by Steven Ertelt
May 5, 2007
Washington, DC (LifeNews.com) — Pro-life organizations are once again concerned about members of Congress limiting their free speech rights in an effort to clamp down on lobbying reform. The House of Representatives is expected to take up the legislation later this month and the groups don’t want an amendment by Rep. Marty Meehan added to it.
Meehan, a Massachusetts Democrat, says his amendment targets grassroots lobbying but pro-life organizations say it would hurt their efforts to tell private citizens about what is occurring in Congress.
The groups backing the Meehan Amendment assert that the measure would require merely “disclosure” of “huge undisclosed amounts” spent to get members of the public to “lobby Congress.”
Yet, according to statements National Right to Life and the Family Research Council sent LifeNews.com, the reality is that the Meehan Amendment would force countless individual Americans and groups to register and report as “lobbying firms."
That’s a requirement if they “influence” fellow citizens to contact Congress or officials of the executive branch on policy matters.
This isn’t the first time Congress has waded into the debate as the Senate previously rejected an attempt to regulate “grassroots lobbying” in January, voting 55-43 to strip the “grassroots lobbying” provision from a bill after numerous pro-life groups objected.
NRLC says the Meehan amendment is worse than the provision in the Senate bill because it contains "even more sweeping" language on who is subject to the restrictions and requirements.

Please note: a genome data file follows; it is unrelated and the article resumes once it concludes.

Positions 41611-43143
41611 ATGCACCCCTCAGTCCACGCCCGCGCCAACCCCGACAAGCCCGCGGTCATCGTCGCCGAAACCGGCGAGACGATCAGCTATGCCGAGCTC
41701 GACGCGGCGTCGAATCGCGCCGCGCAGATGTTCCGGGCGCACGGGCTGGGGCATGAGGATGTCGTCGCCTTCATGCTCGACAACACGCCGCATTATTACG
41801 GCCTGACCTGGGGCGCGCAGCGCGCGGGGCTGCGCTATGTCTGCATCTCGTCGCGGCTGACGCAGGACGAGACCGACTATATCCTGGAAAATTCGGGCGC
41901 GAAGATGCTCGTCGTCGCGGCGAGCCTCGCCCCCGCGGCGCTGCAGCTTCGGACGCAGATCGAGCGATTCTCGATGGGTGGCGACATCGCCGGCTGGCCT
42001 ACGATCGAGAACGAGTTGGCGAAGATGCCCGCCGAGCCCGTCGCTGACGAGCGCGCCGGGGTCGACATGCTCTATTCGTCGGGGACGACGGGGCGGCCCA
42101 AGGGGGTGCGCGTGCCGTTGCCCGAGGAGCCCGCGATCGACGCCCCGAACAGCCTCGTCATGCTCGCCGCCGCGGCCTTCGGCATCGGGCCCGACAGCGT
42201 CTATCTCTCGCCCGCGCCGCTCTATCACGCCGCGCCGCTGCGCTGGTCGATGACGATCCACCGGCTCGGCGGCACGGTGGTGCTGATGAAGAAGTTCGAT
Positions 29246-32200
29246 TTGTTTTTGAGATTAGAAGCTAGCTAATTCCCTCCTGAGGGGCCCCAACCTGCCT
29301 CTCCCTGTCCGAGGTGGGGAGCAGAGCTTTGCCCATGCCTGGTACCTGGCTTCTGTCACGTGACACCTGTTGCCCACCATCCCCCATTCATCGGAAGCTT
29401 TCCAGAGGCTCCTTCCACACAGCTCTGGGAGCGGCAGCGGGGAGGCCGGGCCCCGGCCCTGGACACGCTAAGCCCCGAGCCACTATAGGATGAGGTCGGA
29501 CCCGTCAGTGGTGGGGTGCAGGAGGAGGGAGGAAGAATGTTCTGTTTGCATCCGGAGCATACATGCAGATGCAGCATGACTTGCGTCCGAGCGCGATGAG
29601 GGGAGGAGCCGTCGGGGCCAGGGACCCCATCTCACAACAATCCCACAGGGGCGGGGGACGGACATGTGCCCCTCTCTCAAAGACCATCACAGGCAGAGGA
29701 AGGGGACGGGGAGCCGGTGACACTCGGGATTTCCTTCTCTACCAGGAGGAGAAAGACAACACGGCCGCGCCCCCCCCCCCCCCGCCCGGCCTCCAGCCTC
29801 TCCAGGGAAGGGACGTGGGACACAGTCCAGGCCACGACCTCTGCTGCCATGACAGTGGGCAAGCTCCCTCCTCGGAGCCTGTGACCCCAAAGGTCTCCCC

The group said that someone who spends as little as $100,000 to encourage others to contact Congress about pending issues, such as pro-life votes, can risk fines of $200,000 per violation or 10 years in prison.
"If enacted, it will chill free speech by citizen activists and other voices on the issues of the day, and become a textbook example of the Law of Unintended Consequences," NRLC legislative director Douglas Johnson wrote about the Meehan amendment.
Tony Perkins of the Family Research Council agrees and told LifeNews.com that the Meehan amendment is "designed to discourage voters from voicing their values."
He said that, under the amendment, churches, public policy organizations like FRC, and even political parties could be considered "lobbying firms" and subject to the penalties and restrictions in the bill.
"This would jeopardize the ability of groups to reach their supporters about important issues, which ultimately diminishes the right of the people to hear the truth about Congress and hold leaders accountable," Perkins explained.
He concluded that "if America is to have government by the people, then the right of the people to be informed must be protected."
ACTION: Contact your House member at 202-224-3121 and urge opposition to the Meehan amendment on lobbying reform.